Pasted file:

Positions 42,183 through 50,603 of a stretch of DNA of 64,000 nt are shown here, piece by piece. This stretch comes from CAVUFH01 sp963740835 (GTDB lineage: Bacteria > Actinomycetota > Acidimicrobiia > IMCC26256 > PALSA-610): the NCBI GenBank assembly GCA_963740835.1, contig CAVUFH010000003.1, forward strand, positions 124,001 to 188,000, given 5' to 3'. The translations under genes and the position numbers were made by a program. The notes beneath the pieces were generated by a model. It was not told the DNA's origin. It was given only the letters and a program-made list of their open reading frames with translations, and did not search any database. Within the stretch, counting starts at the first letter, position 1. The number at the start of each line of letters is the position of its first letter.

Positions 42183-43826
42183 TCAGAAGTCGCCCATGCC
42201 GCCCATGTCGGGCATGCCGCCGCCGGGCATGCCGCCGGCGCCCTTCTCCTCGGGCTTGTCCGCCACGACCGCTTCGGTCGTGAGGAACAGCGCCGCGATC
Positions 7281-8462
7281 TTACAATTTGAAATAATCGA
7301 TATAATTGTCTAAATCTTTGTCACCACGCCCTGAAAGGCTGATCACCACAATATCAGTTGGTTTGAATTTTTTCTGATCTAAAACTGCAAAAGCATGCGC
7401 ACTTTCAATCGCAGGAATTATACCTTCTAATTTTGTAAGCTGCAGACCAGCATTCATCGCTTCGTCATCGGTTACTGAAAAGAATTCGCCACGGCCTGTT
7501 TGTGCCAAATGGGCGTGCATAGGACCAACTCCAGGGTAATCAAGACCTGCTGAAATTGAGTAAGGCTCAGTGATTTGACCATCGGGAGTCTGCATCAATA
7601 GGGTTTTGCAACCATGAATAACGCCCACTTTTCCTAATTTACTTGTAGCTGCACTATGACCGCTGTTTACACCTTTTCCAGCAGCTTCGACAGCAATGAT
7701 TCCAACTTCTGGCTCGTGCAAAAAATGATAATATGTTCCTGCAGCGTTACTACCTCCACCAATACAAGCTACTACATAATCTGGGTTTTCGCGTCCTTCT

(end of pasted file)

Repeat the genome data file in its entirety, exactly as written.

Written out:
Positions 42,183 through 50,603 of a stretch of DNA of 64,000 nt are shown here, piece by piece. This stretch comes from CAVUFH01 sp963740835 (GTDB lineage: Bacteria > Actinomycetota > Acidimicrobiia > IMCC26256 > PALSA-610): the NCBI GenBank assembly GCA_963740835.1, contig CAVUFH010000003.1, forward strand, positions 124,001 to 188,000, given 5' to 3'. The translations under genes and the position numbers were made by a program. The notes beneath the pieces were generated by a model. It was not told the DNA's origin. It was given only the letters and a program-made list of their open reading frames with translations, and did not search any database. Within the stretch, counting starts at the first letter, position 1. The number at the start of each line of letters is the position of its first letter.

Positions 42183-43826
42183 TCAGAAGTCGCCCATGCC
42201 GCCCATGTCGGGCATGCCGCCGCCGGGCATGCCGCCGGCGCCCTTCTCCTCGGGCTTGTCCGCCACGACCGCTTCGGTCGTGAGGAACAGCGCCGCGATC
Positions 7281-8462
7281 TTACAATTTGAAATAATCGA
7301 TATAATTGTCTAAATCTTTGTCACCACGCCCTGAAAGGCTGATCACCACAATATCAGTTGGTTTGAATTTTTTCTGATCTAAAACTGCAAAAGCATGCGC
7401 ACTTTCAATCGCAGGAATTATACCTTCTAATTTTGTAAGCTGCAGACCAGCATTCATCGCTTCGTCATCGGTTACTGAAAAGAATTCGCCACGGCCTGTT
7501 TGTGCCAAATGGGCGTGCATAGGACCAACTCCAGGGTAATCAAGACCTGCTGAAATTGAGTAAGGCTCAGTGATTTGACCATCGGGAGTCTGCATCAATA
7601 GGGTTTTGCAACCATGAATAACGCCCACTTTTCCTAATTTACTTGTAGCTGCACTATGACCGCTGTTTACACCTTTTCCAGCAGCTTCGACAGCAATGAT
7701 TCCAACTTCTGGCTCGTGCAAAAAATGATAATATGTTCCTGCAGCGTTACTACCTCCACCAATACAAGCTACTACATAATCTGGGTTTTCGCGTCCTTCT